Time to put the sommeliers in the spotlight: Roy Pelgrim

The most successful people in life, are usually very modest people! A great example of a modest top sommelier is Roy Pelgrim. I can say for a fact that there are lots of sommeliers (or people in general) with faaaar less accomplishments that start flying and lose control, but not Roy he is modesty itself with his 2 feet on the ground. RESPECT!

Next to his 2 victories of the title of Best Sommelier of The Netherlands, Roy has done his fair share of International competitions with results one can be very proud of. He is WSET level 3 and 4 diploma holder, has got for the previous the Weinacademiker Award (because he had best WSET results from the BENELUX), has obtained his ASI diploma, has been awarded by the Dutch State as SVH master in wine and the list goes on and on… and I’m not even talking about his professional career he build up next to that?!!

After finishing his studies at the Hotellerie school at Apeldoorn, Roy started working as assistant manager at hotel ‘De Gouden Leeuw’ , to eventually become food & beverage manager at hotel Lapersbroek. The next step in his career was a very crucial or important one as he stayed at Michelin star awarded restaurant Cordial for over 20years :-) so he must have liked it there. Today (since very recently) Roy works as maître and sommelier for the 2 Michelin awarded restaurant Tribeca in Heeze that is considered as one of the Netherlands’ best restaurants.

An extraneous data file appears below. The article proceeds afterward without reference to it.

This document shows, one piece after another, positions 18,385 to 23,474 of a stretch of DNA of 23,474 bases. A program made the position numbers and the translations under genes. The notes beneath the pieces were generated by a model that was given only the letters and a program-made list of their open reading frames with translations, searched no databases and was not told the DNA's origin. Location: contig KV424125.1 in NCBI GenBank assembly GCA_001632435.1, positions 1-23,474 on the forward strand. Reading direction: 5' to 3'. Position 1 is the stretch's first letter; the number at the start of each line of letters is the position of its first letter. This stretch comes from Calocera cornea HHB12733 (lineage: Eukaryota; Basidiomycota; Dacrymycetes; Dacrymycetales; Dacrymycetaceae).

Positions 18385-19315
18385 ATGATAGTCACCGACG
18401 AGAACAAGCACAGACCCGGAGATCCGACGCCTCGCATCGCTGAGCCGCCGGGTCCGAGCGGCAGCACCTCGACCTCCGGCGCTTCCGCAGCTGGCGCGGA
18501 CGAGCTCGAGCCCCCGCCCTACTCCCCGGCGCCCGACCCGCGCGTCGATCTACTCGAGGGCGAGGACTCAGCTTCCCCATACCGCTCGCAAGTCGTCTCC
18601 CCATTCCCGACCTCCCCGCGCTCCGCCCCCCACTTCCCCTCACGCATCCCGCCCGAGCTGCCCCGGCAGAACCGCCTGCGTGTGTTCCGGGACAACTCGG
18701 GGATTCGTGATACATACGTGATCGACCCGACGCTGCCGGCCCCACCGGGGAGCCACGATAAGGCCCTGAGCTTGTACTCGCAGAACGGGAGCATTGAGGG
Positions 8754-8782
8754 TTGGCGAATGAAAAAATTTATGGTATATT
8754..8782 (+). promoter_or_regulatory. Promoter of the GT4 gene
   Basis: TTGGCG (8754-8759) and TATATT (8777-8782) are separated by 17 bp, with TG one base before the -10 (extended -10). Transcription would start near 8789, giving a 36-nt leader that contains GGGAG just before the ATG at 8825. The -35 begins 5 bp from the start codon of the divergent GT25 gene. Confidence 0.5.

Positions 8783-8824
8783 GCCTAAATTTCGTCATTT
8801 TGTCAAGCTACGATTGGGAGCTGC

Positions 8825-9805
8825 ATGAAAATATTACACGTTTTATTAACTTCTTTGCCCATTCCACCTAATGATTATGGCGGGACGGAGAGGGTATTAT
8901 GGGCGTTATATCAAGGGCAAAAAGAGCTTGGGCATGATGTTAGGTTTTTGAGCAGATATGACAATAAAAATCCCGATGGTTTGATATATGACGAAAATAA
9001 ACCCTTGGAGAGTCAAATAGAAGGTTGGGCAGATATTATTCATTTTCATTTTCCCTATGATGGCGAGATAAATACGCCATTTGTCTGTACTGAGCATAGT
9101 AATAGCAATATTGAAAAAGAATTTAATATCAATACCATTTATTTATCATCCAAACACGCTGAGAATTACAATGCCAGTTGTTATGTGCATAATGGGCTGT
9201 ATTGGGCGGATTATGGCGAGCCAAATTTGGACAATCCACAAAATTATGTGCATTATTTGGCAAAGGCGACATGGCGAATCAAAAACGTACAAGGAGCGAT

I repeat what I said before, there are many that start flying for less :-) Please enjoy his interview and I’m sure you’ll agree with me.

What is your favorite wine region to work with?

I know it’ll sound like a political answer, but………. I have no particular preference for region or country, but to me well-made soil-oriented Bourgogne- and Champagne Wines are incredible.

And what about 'a-point' high class Bordeaux ….?

In addition, we should not forget Italy's diversity in grape varieties with great grapes such as Nebbiolo, Aglianico, Greco, Garganega and Verdicchio. There are also great developments in Chile and Argentina at the moment. And then I forget the great Rieslings, Sylvaners and Spätbrugunders from Germany or the smaragd and 1 ÖTW from the powerful, spicy and ginger-like Grüners from Austria. So basically, if the grape and wine show definition and character, I am satisfied as a sommelier :-)

What does it take to be a good sommelier according to you?

  1. Listen to your guest and interpret what he wants to drink!! To sell an expensive wine you do not have to be a good sommelier… Ask yourself 2 or 3 references of what he normally drinks, so that you can distinguish the taste profile and spending level of this guest. Always consult whether your choice is the right one and be discreet. You should also advise your guests and NOT obligate.

  2. I also think that a sommelier, like a good chef, has to put together his own wine list with his choices. So do not make a copy from or like many other sommeliers, but choose your own way. Of course this is in balance with the guests and the level of expectations of the restaurant (or other establishment) you are working for.